And this is, ultimately, the key issue: Marina’s popularity in the West helps her not only spread the idea of ordinary Russians being victims, in the process building unjustified moral equivalences and distracting attention from events in Ukraine, such as when she made media headlines as Russia was carrying out mass-scale war crimes in Mariupol. It also has the effect of sidelining Ukrainian voices.
Every publicity opportunity given to Ovsyannikova has an opportunity cost, in the form of a Ukrainian activist or expert not being heard out. Ukrainians being deprived of a platform to speak up at such a crucial time in favour of a former (?) spokesperson of an aggressor power carries strong colonial connotations, as yet another example of silencing of local voices and of the Western practice of “reading” events on the ground exclusively through the more recognizable perspective of those who already hold power.
The Russian invasion of Ukraine has been accompanied by other prominent instances of this colonial tendency to condescendingly silence local voices, as if Ukrainians were inherently unable to tell their own story. Marina Ovsyannikova’s presence on the global media further strengthens this message.
Her stunts also help those in the West who advocated for engagement with Russia despite many warnings from Eastern European countries, diplomats and politicians that the country could not yet be trusted, as its politicians and much of its society never accepted the fact that its former domains had liberated themselves. Ovsyannikova message that this is ‘Putin’s war, not Russian people’s war’ helps Westerners avoid asking themselves uncomfortable questions on the role that Russian society, or at least parts of it, might have played in cheering the war effort on since 2014.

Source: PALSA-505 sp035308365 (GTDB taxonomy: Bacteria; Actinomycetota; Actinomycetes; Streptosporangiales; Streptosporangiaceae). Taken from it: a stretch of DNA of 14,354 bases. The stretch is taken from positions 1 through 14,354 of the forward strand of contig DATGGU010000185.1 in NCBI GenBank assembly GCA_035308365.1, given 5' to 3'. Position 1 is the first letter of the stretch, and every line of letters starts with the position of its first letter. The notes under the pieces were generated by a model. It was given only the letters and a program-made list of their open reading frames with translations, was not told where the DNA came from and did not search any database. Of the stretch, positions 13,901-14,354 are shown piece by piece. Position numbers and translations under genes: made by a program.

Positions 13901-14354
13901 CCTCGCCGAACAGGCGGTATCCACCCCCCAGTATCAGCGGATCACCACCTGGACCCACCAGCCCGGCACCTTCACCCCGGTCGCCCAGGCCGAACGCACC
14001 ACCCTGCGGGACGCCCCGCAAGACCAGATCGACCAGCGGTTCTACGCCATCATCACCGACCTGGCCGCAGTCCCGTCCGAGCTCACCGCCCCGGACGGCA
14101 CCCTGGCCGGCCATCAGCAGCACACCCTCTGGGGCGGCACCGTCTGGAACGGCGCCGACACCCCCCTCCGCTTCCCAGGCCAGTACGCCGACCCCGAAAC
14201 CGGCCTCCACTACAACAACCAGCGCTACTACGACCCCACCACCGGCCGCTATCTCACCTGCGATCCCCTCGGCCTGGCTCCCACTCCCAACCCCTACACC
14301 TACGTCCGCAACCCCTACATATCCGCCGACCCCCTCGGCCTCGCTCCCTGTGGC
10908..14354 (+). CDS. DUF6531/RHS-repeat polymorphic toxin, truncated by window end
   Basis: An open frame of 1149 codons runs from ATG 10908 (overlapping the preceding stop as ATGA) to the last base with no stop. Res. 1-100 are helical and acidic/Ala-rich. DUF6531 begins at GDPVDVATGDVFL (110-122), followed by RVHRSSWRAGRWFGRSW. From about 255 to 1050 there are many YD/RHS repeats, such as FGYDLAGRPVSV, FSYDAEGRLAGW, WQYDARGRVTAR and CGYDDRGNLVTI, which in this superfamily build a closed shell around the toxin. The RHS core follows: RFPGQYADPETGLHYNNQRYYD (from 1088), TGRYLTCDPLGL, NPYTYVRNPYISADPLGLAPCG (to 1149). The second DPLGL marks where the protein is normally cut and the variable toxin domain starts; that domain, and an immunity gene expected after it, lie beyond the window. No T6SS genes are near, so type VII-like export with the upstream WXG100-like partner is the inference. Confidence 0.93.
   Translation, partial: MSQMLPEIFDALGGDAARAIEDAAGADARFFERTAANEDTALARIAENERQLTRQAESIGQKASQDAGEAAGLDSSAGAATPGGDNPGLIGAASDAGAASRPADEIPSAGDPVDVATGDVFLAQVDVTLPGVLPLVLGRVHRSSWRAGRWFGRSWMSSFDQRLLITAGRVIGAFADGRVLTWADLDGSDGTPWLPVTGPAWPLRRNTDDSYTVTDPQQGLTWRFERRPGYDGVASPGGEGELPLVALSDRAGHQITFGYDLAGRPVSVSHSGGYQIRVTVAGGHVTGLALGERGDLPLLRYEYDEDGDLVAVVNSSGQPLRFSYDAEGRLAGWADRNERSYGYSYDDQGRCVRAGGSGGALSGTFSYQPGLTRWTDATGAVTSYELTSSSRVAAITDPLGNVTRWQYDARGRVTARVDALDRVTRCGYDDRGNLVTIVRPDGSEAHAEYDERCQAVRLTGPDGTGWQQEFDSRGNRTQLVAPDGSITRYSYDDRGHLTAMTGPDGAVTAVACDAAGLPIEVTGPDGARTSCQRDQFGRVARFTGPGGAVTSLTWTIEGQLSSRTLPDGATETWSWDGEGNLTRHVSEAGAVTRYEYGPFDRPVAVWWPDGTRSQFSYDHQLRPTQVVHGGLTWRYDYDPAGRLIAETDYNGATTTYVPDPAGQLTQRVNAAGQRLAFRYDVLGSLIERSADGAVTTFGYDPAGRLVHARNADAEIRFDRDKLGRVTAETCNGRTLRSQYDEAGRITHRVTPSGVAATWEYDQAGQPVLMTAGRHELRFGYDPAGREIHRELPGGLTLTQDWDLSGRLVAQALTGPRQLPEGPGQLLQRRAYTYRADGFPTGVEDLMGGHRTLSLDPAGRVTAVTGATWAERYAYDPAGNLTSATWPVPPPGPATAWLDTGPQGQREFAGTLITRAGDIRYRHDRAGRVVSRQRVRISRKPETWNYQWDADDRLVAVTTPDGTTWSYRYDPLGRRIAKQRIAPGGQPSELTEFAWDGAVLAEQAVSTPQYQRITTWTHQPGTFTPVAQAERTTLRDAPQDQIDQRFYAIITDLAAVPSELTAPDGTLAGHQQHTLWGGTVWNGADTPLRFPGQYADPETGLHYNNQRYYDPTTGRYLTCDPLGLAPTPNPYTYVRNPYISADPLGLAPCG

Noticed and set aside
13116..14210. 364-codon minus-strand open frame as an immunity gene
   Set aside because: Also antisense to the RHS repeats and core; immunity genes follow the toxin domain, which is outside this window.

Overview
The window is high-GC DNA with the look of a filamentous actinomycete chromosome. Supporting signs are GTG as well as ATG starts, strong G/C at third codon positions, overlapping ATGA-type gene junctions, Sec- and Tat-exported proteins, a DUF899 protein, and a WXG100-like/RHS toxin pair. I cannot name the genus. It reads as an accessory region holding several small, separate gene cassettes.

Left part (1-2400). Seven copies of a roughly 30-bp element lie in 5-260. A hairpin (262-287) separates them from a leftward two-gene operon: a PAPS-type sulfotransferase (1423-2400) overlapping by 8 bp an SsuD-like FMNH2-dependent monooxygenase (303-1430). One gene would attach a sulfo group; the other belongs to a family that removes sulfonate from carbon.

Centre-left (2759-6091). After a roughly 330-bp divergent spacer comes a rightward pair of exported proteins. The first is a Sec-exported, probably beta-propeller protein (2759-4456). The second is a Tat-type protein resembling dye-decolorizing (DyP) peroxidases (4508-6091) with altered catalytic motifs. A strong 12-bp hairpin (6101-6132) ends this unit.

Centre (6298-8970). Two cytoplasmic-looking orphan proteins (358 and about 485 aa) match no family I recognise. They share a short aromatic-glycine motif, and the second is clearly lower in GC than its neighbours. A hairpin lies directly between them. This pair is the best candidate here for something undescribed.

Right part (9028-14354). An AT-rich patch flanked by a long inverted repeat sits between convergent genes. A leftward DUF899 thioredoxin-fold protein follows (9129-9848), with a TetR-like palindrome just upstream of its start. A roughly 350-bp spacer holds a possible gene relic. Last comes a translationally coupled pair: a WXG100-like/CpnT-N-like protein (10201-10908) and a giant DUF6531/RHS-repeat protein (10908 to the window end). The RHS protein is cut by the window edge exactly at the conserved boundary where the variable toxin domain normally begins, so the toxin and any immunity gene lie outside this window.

Ukrainians’ stance towards Marina Ovsyannikova’s efforts has been expressed quite clearly. Back in March, a group of Ukrainian activists led by scholar Ivan Kozachenko organized a petition against Marina’s appearance on Western media, noting how ‘It is ridiculous, indeed offensive, to expect from her any balanced input on Russia and, especially, Ukraine,’ given how she has ‘no record of either pro-democracy activism or balanced journalism’, and played a role in spreading of some of the most ridiculous smear campaigns against Ukraine. Later, a press conference in Kyiv featuring Ovsyannikova was cancelled due to public outrage.
These objections are meaningful, especially as they come from those who are directly enduring the Russian aggression and should arguably be prioritized on Western media outlets over Marina’s claimed anti-war stances.
So, who is she? And does it matter?
No one can say for certain who Ovsyannikova really is or what her goals really are – although the sheer number of inconsistencies and coincidences may be a good hint. But ultimately, the question should be: Does it even matter? The key issue surrounding Marina Ovsyannikova is not what she is or is not saying, but whose voices her presence is silencing: what could (and should) we be hearing instead? In the context of the largest (though not Russia’s first) war of aggression between sovereign, mutually recognized states in Europe since WWII, and the first war of imperial (re)conquest since the process of Decolonization started, listening to local voices to tell their own stories about what is happening to them and why is paramount.